Some Resources That Guided Harry Smith’s Record Collecting

Prominent media outlets have been publishing in depth discussions of the new collection of Harry Smith B-sides. These are songs that appeared on the flip side of commerically released 78RPM records who’s other sides wound up on Smith’s epochal Anthology of American Folk Music – which he considered a talisman intended to change American society. Many of these recordings were of songs that had been preserved and circulated in rural communities for centuries and in turn were survivals of English and Scottish traditional songs.

One of the sources that informed Harry’s collecting was the five volumes of “The English And Scottish Popular Ballads” edited by Francis James Child. These books collected the lyrics and Child’s studies of them – which many of these song lyrics being from variants then current in Appalachia. Child largely worked from published lyrics. Smith stated outright that one of the songs selected for the Anthology was chosen because that lyric was the “first Child ballad.”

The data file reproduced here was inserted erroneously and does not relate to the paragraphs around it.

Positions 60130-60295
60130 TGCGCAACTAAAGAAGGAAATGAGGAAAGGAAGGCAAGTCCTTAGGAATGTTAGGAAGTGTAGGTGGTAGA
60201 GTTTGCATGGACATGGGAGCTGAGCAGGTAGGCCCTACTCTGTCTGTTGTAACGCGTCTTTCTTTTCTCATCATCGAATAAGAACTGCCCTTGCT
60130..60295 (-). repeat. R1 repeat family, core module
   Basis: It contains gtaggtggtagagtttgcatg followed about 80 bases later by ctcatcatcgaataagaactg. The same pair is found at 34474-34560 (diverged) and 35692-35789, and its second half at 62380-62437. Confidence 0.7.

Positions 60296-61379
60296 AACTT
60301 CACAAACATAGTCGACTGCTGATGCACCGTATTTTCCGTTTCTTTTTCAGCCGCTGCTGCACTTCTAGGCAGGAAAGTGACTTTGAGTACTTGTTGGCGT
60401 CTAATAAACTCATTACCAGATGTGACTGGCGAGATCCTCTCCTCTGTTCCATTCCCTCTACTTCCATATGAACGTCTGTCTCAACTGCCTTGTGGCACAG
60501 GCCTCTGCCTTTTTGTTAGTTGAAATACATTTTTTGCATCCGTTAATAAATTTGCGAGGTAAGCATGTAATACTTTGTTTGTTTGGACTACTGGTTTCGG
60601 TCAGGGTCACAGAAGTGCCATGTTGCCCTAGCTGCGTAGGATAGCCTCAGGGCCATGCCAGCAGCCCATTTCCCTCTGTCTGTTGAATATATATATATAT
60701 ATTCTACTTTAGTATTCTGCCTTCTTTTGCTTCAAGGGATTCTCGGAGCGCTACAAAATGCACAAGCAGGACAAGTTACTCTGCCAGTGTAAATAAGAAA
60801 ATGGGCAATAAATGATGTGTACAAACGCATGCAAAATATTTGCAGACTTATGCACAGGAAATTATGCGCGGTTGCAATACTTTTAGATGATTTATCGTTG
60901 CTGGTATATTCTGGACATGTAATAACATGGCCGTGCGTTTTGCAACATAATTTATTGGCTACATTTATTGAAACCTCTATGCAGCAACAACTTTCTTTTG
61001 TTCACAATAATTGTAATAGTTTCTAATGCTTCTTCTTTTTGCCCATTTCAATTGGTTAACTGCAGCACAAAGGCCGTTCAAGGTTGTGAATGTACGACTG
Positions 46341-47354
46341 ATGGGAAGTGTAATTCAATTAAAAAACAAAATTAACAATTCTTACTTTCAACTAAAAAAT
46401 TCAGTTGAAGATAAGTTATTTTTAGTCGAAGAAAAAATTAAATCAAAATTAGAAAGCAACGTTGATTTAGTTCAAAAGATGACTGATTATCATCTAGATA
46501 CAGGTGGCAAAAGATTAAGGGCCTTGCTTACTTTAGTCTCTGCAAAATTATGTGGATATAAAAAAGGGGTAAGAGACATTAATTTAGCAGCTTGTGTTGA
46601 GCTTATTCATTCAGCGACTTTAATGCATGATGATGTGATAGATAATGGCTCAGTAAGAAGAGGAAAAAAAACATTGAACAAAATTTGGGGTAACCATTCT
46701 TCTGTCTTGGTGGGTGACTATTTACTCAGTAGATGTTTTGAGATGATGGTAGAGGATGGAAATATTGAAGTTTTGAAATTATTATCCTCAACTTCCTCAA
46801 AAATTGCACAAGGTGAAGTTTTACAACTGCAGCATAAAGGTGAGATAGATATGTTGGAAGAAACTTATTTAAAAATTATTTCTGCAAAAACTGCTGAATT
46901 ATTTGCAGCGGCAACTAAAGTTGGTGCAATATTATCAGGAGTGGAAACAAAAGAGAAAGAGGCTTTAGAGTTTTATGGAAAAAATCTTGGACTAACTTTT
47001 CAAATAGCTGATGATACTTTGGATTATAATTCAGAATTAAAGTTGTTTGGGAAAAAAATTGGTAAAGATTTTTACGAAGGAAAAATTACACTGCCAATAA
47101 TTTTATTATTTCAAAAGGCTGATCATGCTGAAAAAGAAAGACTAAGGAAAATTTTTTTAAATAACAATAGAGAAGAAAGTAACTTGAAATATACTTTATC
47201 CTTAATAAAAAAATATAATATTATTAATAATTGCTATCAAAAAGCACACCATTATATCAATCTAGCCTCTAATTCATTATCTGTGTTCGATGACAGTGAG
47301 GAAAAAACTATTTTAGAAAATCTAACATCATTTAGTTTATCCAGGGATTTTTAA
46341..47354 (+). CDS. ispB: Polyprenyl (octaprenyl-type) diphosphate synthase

While Harry never cited it, English Folks Songs From The Southern Appalachians, collected in person by Cecil Sharp was another major repository of centuries old songs, that, like the songs on Anthology, became the foundation of the 60’s Folk Revival. Harry’s compilation was canonical in the U.S. while Sharp’s collection turned up in the works of British artists like Richard Thompson’s first important band Fairport Convention, Pentangle, etc. Both Fairport and Pentangle were much beloved of Led Zeppelin. A digital version of EFSFTSA is available here:



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